24. Li D, Frazier M, Evans DB, Hess KR, Crane CH, Jiao L, Abbruzzese JL. Single nucleotide polymorphisms of RecQ1, RAD54L and ATM genes Are associated with reduced survival of pancreatic cancer. J Clin Oncol 2006; 24: 1720-8; PMID:16520463; [PMC free article] [PubMed] [Cross Ref]
25. Li D, Liu H, Jiao L, Chang DZ, Beinart G, Wolff RA, Evans DB, Hassan MM, Abbruzzese JL. Significant effect of homologous recombination DNA repair gene polymorphisms on pancreatic cancer survival. Cancer Res 2006; 66: 3323-30; PMID:16540687; [PMC free article] [PubMed] [Cross Ref]
26. Zellweger R, Dalcher D, Mutreja K, Berti M, Schmid JA, Herrador R, Vindigni A, Lopes M. Rad51-mediated replication fork reversal is a global response to genotoxic treatments in human cells. J Cell Biol 2015; 208: 563-79; PMID:25733714; [PMC free article] [PubMed] [Cross Ref]
27. Sharma S, Brosh RM Jr. Human RECQ1 is a DNA damage responsive protein required for genotoxic stress resistance and suppression of sister chromatid exchanges. PLoS ONE 2007; 2:e1297; PMID:18074021; [PMC free article] [PubMed] [Cross Ref]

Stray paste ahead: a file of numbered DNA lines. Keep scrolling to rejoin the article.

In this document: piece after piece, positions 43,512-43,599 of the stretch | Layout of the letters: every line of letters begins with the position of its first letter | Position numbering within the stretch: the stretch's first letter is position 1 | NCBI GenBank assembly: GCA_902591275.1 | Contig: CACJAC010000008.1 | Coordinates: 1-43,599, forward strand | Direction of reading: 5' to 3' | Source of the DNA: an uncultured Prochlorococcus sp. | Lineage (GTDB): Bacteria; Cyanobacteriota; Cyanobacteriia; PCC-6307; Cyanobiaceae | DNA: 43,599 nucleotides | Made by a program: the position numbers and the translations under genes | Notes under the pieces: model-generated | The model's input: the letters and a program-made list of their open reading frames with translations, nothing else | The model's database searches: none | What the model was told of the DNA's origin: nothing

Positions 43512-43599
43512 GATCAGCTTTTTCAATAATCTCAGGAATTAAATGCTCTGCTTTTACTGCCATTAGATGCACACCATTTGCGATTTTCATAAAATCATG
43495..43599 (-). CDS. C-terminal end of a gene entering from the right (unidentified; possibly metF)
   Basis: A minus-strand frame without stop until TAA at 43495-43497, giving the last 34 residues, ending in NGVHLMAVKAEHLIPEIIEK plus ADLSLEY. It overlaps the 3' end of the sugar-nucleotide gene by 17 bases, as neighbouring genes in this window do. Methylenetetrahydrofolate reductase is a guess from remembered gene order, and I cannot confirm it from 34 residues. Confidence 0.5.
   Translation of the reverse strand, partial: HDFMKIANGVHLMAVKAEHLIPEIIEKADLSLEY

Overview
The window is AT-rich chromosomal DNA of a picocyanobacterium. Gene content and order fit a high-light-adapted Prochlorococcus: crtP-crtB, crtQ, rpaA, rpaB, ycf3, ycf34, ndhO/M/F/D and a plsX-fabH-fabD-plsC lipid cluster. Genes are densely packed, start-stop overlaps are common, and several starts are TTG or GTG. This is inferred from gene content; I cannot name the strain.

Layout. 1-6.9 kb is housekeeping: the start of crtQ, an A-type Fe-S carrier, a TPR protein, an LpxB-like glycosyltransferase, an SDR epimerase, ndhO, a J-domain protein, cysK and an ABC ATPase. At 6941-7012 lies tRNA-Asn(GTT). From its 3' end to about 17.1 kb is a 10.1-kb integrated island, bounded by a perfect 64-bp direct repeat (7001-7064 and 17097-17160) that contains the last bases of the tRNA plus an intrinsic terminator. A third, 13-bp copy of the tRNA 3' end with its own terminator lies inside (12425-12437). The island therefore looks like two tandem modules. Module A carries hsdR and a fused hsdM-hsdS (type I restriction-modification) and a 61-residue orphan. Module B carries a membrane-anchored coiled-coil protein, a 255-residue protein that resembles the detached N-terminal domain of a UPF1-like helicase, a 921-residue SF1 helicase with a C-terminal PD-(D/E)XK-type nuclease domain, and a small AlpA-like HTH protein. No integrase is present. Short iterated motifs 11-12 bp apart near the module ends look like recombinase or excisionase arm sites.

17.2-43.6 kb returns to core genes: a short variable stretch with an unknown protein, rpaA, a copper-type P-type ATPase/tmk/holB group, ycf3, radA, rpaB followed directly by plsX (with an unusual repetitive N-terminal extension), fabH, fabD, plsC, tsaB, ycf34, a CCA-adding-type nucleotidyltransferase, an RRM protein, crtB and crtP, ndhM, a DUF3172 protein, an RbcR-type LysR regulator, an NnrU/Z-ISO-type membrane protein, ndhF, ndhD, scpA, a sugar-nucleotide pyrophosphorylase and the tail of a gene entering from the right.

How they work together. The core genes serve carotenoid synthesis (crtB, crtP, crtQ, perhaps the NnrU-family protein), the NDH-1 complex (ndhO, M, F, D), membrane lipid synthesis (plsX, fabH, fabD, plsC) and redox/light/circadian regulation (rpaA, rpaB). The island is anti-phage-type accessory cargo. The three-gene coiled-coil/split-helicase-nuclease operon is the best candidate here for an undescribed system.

28. Doherty KM, Sharma S, Uzdilla L, Wilson TM, Cui S, Vindigni A, Brosh RM Jr. RECQ1 helicase interacts with human mismatch repair factors that regulate gentic recombination. J Biol Chem 2005; 28085-94; PMID:15886194; [PubMed] [Cross Ref]
29. Sharma S, Stumpo DJ, Balajee AS, Bock CB, Lansdorp PM, Brosh RM Jr., Blackshear PJ. RECQL, a member of the RecQ family of DNA helicases, suppresses chromosomal instability. Mol Cell Biol 2007; 27: 1784-94; PMID:17158923; [PMC free article] [PubMed] [Cross Ref]
30. Suhasini AN, Brosh RM Jr. Disease-causing missense mutations in human DNA helicase disorders. Mutat Res 2013; 752: 138-52; PMID:23276657; [PMC free article] [PubMed] [Cross Ref]
31. Comstock MJ, Whitley KD, Jia H, Sokoloski J, Lohman TM, Ha T, Chemla YR. Protein structure. Direct observation of structure-function relationship in a nucleic acid-processing enzyme. Science 2015; 348: 352-354; PMID:25883359; [PMC free article] [PubMed] [Cross Ref]